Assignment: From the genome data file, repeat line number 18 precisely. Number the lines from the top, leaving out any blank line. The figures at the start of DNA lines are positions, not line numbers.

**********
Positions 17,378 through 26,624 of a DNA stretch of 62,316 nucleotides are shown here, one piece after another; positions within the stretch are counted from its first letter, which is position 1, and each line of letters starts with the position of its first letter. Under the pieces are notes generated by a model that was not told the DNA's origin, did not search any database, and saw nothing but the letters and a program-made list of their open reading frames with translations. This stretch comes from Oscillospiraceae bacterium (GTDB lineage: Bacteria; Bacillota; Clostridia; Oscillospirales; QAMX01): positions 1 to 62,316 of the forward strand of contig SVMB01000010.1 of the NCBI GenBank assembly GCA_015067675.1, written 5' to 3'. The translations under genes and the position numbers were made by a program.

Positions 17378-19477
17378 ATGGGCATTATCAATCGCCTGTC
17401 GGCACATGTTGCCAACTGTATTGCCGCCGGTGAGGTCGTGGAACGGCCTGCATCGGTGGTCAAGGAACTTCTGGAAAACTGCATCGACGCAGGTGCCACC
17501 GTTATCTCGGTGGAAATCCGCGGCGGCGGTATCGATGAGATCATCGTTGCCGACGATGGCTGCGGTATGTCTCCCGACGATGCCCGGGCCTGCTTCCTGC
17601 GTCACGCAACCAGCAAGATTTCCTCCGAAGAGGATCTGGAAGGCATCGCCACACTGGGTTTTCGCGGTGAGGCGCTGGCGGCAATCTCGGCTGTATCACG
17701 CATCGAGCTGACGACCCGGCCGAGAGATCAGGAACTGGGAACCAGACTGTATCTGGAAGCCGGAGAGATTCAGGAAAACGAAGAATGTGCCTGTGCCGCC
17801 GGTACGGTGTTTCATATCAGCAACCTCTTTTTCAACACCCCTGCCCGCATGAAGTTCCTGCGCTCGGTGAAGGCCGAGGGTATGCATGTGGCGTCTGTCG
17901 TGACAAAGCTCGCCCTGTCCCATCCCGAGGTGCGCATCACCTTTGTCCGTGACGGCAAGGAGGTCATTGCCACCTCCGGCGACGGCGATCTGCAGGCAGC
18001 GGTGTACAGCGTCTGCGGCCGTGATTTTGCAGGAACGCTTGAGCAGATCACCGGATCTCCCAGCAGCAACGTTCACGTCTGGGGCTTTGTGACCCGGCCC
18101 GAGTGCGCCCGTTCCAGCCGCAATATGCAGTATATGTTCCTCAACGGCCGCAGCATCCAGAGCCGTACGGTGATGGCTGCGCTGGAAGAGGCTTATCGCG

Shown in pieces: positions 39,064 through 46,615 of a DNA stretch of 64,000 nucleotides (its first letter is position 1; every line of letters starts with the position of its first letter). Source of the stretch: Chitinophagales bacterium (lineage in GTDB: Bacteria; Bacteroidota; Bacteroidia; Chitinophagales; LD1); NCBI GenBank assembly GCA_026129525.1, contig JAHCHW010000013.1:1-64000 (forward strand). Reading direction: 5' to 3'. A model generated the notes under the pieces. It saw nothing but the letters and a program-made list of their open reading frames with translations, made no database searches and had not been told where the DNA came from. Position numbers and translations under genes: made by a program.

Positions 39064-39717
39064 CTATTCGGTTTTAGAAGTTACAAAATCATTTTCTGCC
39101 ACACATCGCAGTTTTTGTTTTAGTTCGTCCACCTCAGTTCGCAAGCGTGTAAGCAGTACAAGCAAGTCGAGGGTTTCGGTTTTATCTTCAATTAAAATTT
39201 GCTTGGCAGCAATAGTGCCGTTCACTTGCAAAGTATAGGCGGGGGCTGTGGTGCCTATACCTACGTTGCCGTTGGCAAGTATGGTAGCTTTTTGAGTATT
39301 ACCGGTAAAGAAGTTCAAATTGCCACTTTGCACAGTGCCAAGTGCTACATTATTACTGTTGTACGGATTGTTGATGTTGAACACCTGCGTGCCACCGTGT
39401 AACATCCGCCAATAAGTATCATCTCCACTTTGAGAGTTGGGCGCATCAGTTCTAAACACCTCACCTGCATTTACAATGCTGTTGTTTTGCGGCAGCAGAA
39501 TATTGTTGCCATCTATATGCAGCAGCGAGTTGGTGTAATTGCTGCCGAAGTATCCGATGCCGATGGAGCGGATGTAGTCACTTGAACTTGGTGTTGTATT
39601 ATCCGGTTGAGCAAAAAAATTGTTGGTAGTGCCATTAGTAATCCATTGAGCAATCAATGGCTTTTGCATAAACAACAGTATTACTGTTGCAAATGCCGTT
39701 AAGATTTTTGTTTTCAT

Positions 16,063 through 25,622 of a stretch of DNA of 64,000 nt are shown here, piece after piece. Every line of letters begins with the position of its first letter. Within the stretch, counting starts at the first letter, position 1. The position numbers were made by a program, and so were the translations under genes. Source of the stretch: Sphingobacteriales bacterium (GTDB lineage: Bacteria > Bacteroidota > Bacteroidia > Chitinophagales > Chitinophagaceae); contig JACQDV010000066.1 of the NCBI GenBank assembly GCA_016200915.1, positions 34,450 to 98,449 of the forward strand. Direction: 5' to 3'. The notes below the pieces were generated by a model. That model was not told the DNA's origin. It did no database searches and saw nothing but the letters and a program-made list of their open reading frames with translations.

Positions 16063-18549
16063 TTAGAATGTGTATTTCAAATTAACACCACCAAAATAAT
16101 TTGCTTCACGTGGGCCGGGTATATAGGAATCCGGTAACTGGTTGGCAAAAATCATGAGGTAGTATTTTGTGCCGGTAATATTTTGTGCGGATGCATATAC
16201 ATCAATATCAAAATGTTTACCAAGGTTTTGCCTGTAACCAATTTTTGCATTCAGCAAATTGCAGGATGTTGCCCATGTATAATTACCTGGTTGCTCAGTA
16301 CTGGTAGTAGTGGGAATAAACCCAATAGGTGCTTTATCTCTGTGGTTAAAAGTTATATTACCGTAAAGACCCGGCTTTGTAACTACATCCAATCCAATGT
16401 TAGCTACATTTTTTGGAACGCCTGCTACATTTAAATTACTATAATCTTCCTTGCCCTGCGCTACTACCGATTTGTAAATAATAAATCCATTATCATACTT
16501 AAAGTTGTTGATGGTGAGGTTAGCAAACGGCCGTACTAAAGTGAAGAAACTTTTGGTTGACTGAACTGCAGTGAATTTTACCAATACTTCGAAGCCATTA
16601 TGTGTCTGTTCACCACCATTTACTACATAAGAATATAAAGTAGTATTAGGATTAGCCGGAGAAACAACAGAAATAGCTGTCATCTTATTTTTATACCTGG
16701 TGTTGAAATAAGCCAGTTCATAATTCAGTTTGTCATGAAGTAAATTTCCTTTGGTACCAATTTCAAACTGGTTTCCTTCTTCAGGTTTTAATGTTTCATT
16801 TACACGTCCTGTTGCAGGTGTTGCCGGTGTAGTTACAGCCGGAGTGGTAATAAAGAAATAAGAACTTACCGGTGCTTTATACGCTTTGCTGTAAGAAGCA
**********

39401 AACATCCGCCAATAAGTATCATCTCCACTTTGAGAGTTGGGCGCATCAGTTCTAAACACCTCACCTGCATTTACAATGCTGTTGTTTTGCGGCAGCAGAA